Glenn Nortman, vice president of strategic accounts, at Work Market in the company’s yet-to-be-furnished office on Wall Street in Huntington. Photo by Arlene Gross
August 29, 2012 | 06:28 PMThe county's Industrial Development Agency is offering a program called Boost with an assortment of incentives to attract and keep high-tech companies in Suffolk.
Traditionally, the IDA catered to companies whose projects exceeded $1 million in annual costs, IDA Executive Director Anthony Manetta said. But as of its July 26 board meeting, the IDA is offering smaller companies property and sales tax reductions to make it easier for them to do business in Suffolk. The new program eliminates barriers for local growth companies that may have started in someone's home or in an incubator space but want to grow, take up larger space or purchase equipment.
Through Boost, landlords of high-tech companies that are receiving inducements to grow in Suffolk would receive property tax reductions aimed at incentivizing them to offer their tenants five-year as opposed to the standard 10-year lease terms, Manetta said. Other incentives to companies include a 75 percent reduction in the Suffolk County IDA application fee, from $2,000 to $500, and lowering their administrative fees by 56 percent.
As the new director of the IDA, Manetta said he wants the organization to foster and nurture growth companies in Suffolk County. "And this was a good way to do it."
Aside from recruiting new companies to the county, Boost also aims to incentivize companies to grow and stay here rather than move to another location that might seem more affordable, Manetta said.
"It's not just about the attraction of companies to come in. That's an important part but equally important is the retention of our talented companies and employees to stay here in Suffolk County."
While any manufacturing company is eligible to be part of IDA, the Boost program focuses on information technology, bio- and life sciences, pharmacology, green technology and energy companies.
As the first Boost program applicant, Work Market, an $11 million venture capital-backed software company based in Manhattan, recently opened a sales office in Huntington that plans to eventually employ 25 people and is on track to receive more than $51,000 in incentives during a five-year period.
Work Market Chief Executive Officer Jeff Leventhal said the new program shows IDA's willingness to open its arms to startups. "Their aggressiveness in wanting Work Market to open in Huntington, along with the benefits they are providing, were significant factors in our decision to come to Suffolk County," Leventhal said.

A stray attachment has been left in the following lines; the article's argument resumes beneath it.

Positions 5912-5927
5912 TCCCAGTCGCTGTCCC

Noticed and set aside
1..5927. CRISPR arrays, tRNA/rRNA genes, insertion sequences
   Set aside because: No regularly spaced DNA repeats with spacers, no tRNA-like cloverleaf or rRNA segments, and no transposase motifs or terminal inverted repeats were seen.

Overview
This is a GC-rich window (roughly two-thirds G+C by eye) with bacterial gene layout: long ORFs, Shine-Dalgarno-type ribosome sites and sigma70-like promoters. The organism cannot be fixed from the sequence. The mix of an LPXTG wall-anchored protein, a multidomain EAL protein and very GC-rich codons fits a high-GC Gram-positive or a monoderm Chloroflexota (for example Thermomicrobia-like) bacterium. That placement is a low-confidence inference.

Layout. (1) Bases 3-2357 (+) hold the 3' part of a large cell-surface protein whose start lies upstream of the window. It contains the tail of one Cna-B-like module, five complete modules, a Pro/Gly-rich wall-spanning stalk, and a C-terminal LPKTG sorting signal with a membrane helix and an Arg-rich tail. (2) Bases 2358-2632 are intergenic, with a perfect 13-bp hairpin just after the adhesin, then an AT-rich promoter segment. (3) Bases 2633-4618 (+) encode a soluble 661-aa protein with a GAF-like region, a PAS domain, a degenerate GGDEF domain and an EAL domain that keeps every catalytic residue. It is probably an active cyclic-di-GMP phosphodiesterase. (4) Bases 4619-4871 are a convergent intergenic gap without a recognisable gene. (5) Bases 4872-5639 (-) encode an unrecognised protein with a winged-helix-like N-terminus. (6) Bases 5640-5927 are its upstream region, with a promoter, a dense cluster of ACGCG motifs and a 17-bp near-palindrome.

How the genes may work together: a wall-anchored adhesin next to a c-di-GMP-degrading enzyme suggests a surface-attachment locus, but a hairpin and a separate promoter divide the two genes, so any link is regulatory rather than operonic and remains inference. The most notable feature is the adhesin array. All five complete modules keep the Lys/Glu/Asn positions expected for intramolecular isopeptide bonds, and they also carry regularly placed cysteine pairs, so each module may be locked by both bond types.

Many of the employees stationed in the new Work Market office happen to live close by and would rather not commute to the city, said Glenn Nortman, vice president of strategic accounts for the company.
County Executive Steve Bellone said the Boost program would give smaller innovation companies like Work Market a launching pad to grow and develop in Suffolk.
"Landing Work Market through the new Boost program demonstrates the Suffolk IDA is aggressive about creating a pro-growth environment and securing jobs," Bellone stated.
Though Boost is just in its infancy, Manetta is optimistic that companies will take advantage of the program and help the Long Island economy grow.
"We want to have a positive outlook that companies that are out there will learn about the program and take advantage of the incentives, which will only be of a positive impact to our local economy in terms of retaining our companies here and growing local jobs. When we're supporting projects like this, it has a tremendously positive impact on the economy by creating jobs, creating local spending in our business district and fostering the housing market."
Anil Dhundale, executive director of the Long Island High Technology Incubator, a nonprofit business incubator that is based at and affiliated with Stony Brook University, welcomed the new incentive program, especially as its companies grow from their initial locales to larger spaces in the county.
"We plan to work closely with the Suffolk IDA and our LIHTI tenants to create an ongoing awareness of the program," Dhundale said.